Now here’s a role-reversal: The editors of National Review, never fans of John Edwards, examine the charges against him and conclude that “it is our obligation to come unenthusiastically to his defense.” On the other hand, Walter Shapiro, who once was an admirer of Edwards, thinks that the prosecution’s case is stronger than it looks at first blush. Here’s NR:
Edwards’s mistress, Rielle Hunter, was paid off by his supporters. The financial chairman of Edwards’s presidential campaign, the late Frederick Baron, gave financial support to Hunter and to Andrew Young, the staffer who lied about being the child’s father. In a picturesque twist, another Edwards supporter, the heiress Bunny Mellon, is believed to have sent Hunter checks secreted in boxes of chocolate, though her lawyer denies that she knew her money was going to Hunter.
The prosecution’s case is built upon a note from Mellon, who described herself as “furious” about the way in which Edwards was lampooned for his infamous $400 haircuts. “From now on,” she wrote, “all haircuts, etc., that are necessary and important for his campaign — please send the bills to me. . . . It is a way to help our friend without government restrictions.” And she did indeed write some $725,000 in checks for sundry expenses — all of which went to Hunter, not to the Edwards campaign.
Because none of the money went to the campaign, and none of the money went for campaign expenses — inasmuch as maintaining a mistress is not a campaign expense — it is difficult to see why this should be prosecuted as a campaign-finance violation. At most, the evidence would seem to justify charging Mellon with conspiring to subvert campaign-finance laws, though in the event those laws were not subverted, since her money did not go toward financing the Edwards campaign.
Shapiro agrees that Count One of the indictment, the charge relating to Baron, is flimsy, but suggests that Count Two, the charge relating to Mellon, might be more damning:
[T]he trial will raise the strong possibility—and you will have to trust me on the sourcing for this—that the then-97-year-old socialite was as ignorant of the existence of Rielle Hunter (or any other Other Woman) as any Democratic voter besotted with John Edwards. When she was asked for the money, delivered in seven installments beginning in June 2007, she apparently thought that she was donating in some round-robin fashion to the Edwards campaign, not covering up an affair…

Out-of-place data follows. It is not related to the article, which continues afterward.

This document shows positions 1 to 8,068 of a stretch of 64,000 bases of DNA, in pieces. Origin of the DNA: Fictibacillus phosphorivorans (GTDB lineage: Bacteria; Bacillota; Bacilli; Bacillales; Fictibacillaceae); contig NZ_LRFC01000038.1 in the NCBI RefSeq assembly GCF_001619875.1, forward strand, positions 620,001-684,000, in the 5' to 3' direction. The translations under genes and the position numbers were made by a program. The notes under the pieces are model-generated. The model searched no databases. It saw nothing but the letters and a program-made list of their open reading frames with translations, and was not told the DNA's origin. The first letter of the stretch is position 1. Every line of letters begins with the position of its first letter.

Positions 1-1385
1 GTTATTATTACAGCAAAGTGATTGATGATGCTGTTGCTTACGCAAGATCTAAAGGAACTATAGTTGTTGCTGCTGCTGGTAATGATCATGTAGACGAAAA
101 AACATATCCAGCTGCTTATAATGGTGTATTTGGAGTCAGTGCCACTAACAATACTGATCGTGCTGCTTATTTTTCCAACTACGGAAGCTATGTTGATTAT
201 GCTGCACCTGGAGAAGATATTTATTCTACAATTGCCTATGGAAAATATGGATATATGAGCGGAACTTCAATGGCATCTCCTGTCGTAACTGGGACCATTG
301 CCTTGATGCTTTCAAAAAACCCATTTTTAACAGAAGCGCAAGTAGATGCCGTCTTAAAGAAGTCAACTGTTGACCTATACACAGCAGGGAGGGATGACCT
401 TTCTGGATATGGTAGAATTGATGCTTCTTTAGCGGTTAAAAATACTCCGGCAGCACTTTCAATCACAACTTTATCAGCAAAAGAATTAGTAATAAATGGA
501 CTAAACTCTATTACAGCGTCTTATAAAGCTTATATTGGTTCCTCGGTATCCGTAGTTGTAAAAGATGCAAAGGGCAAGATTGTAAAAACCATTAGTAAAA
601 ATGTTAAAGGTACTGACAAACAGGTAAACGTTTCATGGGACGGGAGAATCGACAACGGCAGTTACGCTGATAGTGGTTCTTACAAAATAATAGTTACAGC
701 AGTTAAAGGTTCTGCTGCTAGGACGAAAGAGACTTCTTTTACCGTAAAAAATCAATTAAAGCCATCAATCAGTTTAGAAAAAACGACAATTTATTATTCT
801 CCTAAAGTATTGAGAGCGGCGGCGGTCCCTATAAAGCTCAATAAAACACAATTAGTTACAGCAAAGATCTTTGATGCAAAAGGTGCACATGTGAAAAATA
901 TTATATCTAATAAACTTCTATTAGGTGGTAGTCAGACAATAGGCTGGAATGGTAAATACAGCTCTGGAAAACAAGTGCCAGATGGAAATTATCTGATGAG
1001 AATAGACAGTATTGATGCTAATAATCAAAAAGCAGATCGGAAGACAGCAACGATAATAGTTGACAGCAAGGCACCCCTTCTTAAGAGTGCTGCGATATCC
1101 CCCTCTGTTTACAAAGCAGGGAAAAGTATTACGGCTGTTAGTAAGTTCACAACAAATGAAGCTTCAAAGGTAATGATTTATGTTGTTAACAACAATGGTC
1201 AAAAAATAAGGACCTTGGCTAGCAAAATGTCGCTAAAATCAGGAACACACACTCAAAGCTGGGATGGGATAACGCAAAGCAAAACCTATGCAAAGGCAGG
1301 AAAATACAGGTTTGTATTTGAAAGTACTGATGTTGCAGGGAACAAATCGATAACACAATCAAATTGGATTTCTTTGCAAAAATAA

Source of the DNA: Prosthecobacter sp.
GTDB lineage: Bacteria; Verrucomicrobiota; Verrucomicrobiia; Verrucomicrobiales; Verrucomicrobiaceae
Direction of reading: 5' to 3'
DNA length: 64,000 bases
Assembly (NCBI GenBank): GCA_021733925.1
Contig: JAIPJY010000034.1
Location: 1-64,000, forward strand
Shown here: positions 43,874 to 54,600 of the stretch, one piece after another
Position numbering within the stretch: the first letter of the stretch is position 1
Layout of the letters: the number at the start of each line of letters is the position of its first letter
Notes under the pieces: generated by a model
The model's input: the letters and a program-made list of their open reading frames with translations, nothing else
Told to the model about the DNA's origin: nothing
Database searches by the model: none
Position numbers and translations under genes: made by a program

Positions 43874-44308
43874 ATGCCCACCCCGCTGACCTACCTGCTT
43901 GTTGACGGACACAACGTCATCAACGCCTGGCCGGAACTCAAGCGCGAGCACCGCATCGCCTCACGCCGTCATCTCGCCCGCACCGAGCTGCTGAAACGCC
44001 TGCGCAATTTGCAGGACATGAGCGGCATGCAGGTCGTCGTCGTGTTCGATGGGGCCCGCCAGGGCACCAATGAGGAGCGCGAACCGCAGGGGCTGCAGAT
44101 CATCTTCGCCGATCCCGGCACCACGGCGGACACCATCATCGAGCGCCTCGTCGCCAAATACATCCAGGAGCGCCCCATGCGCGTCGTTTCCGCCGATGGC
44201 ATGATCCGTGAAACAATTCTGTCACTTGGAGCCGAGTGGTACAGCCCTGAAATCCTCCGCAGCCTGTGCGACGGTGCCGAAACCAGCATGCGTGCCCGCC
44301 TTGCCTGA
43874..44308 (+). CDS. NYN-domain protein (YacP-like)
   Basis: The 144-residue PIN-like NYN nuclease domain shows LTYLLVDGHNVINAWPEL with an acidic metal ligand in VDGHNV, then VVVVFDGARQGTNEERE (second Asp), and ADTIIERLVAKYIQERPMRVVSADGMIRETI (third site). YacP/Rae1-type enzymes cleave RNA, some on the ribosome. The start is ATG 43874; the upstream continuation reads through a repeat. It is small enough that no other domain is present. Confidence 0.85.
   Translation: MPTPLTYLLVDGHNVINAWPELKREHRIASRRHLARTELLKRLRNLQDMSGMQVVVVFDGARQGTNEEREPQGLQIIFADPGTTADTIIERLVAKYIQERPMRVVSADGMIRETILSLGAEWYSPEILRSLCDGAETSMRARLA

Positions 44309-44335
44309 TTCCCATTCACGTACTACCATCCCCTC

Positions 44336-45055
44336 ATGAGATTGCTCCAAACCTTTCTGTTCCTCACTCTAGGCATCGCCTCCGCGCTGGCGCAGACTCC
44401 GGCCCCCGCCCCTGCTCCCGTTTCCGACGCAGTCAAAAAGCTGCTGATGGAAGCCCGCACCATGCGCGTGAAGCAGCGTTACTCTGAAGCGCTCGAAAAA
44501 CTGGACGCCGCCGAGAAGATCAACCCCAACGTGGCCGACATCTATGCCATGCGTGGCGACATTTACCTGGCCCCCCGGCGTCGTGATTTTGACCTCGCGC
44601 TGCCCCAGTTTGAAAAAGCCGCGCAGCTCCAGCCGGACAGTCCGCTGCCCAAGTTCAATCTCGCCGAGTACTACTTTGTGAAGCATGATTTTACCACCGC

If the trial shows that Mellon believed her checks for $725,000 were intended for campaign purposes, Edwards’s defense under Count Two could be severely curtailed. Edwards’s most straightforward defense—that he sought Mellon’s money in order to hide the affair and pregnancy from his wife Elizabeth—would suddenly vanish. If Bunny Mellon did not know about the affair, how could her contributions be personal rather than political?
Election law expert Rick Hasen responds that he doesn’t think that’s the right question — it’s Edwards’s intent, not Mellon’s, that is legally relevant, and “under the murky law on what constitutes ‘personal use’ of funds received during the course of a campaign, Edwards has at least a plausible argument his intent was to save his marriage and not to help his campaign.” Hasen adds a link to a guest-post on his Election Law Blog by Rick Pildes that goes further, arguing that Edwards didn’t commit a crime regardless of anyone’s intentions, on the theory that the legal definition of a campaign contribution must be objective rather than subjective. Hasen offers Pildes’s argument as evidence that “even if the jury convicts, there’s a good chance the conviction won’t stand.”